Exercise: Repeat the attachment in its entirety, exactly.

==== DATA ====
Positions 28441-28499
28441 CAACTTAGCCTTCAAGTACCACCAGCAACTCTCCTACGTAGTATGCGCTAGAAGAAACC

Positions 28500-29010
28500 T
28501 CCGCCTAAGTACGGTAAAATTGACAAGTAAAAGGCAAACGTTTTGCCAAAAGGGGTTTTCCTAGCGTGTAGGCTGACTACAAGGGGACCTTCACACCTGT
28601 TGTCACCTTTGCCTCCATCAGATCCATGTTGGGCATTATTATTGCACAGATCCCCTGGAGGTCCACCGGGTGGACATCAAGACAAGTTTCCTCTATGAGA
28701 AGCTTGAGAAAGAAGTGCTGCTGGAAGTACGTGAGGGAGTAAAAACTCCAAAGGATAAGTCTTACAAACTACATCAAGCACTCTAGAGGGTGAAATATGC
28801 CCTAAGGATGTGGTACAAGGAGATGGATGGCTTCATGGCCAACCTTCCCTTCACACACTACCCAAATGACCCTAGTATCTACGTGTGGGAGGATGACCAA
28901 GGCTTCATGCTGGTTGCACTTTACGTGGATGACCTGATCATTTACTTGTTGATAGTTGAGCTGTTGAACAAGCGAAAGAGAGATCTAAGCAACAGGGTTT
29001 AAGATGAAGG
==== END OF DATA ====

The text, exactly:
Positions 28441-28499
28441 CAACTTAGCCTTCAAGTACCACCAGCAACTCTCCTACGTAGTATGCGCTAGAAGAAACC

Positions 28500-29010
28500 T
28501 CCGCCTAAGTACGGTAAAATTGACAAGTAAAAGGCAAACGTTTTGCCAAAAGGGGTTTTCCTAGCGTGTAGGCTGACTACAAGGGGACCTTCACACCTGT
28601 TGTCACCTTTGCCTCCATCAGATCCATGTTGGGCATTATTATTGCACAGATCCCCTGGAGGTCCACCGGGTGGACATCAAGACAAGTTTCCTCTATGAGA
28701 AGCTTGAGAAAGAAGTGCTGCTGGAAGTACGTGAGGGAGTAAAAACTCCAAAGGATAAGTCTTACAAACTACATCAAGCACTCTAGAGGGTGAAATATGC
28801 CCTAAGGATGTGGTACAAGGAGATGGATGGCTTCATGGCCAACCTTCCCTTCACACACTACCCAAATGACCCTAGTATCTACGTGTGGGAGGATGACCAA
28901 GGCTTCATGCTGGTTGCACTTTACGTGGATGACCTGATCATTTACTTGTTGATAGTTGAGCTGTTGAACAAGCGAAAGAGAGATCTAAGCAACAGGGTTT
29001 AAGATGAAGG